Other themes that emerge from Mediterraneans include the pivotal role of Malta, which acted as a point of contact in a number of spheres between different corners of the Mediterranean; how Tunisia was a pole of attraction in general for migrants from the poorer parts of Europe, for Europe’s political dissidents (especially during the long process of Italy’s unification), and for those however displaced by Algeria’s colonization; and finally the considerable flexibility of Tunisia’s ruling family, the Husaynids in coming to terms with the rapidly changing environment of the 19th-century Mediterranean. Indeed what does become evident is that Tunisia’s politics were sufficiently stable and its economy was developed enough that the country offer economic opportunities to the rural poor of several southern European states. This included the islands of Sicily and Sardinia, as well as those of Malta and Corsica. What of course makes this interesting is that it turns upside down the image of there being a historic European advantage. What changed the picture was the end of century colonization by France which seems to have been more about closing off Tunisia as a dissident refuge and competitor than about any intrinsic economic disparities between Husaynid Tunisia and French Algeria.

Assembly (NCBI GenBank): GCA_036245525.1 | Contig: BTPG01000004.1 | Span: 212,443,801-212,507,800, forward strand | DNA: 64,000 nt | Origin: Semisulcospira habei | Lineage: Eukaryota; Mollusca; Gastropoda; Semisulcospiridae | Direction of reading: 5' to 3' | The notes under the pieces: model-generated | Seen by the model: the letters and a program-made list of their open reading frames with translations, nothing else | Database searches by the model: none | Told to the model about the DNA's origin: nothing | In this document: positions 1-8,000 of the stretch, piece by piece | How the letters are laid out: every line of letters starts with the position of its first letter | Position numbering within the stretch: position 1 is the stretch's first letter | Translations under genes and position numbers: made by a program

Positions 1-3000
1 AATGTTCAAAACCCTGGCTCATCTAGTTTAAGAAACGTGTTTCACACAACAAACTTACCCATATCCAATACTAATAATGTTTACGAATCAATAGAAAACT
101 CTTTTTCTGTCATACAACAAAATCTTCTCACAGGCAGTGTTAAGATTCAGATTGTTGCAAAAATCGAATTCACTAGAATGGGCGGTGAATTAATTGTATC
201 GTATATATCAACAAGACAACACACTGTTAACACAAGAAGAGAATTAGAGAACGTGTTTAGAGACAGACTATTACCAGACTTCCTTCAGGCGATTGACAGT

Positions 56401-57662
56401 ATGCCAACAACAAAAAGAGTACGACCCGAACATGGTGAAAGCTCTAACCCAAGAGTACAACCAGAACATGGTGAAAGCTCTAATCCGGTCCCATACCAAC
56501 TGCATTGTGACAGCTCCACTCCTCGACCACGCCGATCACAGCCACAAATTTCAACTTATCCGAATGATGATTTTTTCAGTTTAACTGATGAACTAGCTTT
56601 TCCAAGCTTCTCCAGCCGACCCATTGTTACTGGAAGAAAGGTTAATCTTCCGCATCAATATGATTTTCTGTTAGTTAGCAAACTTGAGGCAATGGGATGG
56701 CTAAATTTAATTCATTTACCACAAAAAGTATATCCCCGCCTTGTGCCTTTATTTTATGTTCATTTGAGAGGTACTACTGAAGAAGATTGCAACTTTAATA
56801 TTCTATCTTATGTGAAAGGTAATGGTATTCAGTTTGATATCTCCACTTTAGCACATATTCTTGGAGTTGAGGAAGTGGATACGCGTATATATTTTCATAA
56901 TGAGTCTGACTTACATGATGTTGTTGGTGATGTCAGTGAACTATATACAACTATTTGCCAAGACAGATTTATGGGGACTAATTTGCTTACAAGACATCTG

This is an important corrective to over a century of image-making in which a narrative was created that embedded a knowledge structure of western power that justified economic disparities between north and south, as well as the associated political arrangements that maintained this relationship and which today the street protests have begun to challenge.(1) This challenge begun on 17 December 2010 in Tunisia when the immolation of a street trader brought people on to the streets of Tunis which led to a series of street protests that have threatened MENA governments across the region, even if only Egypt’s President Mubarak fell in a parallel manner. Nevertheless, other countries such as Jordan and Morocco have had to make some political and constitutional changes while in others, most notably Libya and Syria, the outcomes are less certain. The reactions from the Mediterranean’s northern shores in the personification of the European Union have been mixed as they try to reconcile welcoming political change with their inbuilt fear of increased south-north migration flows.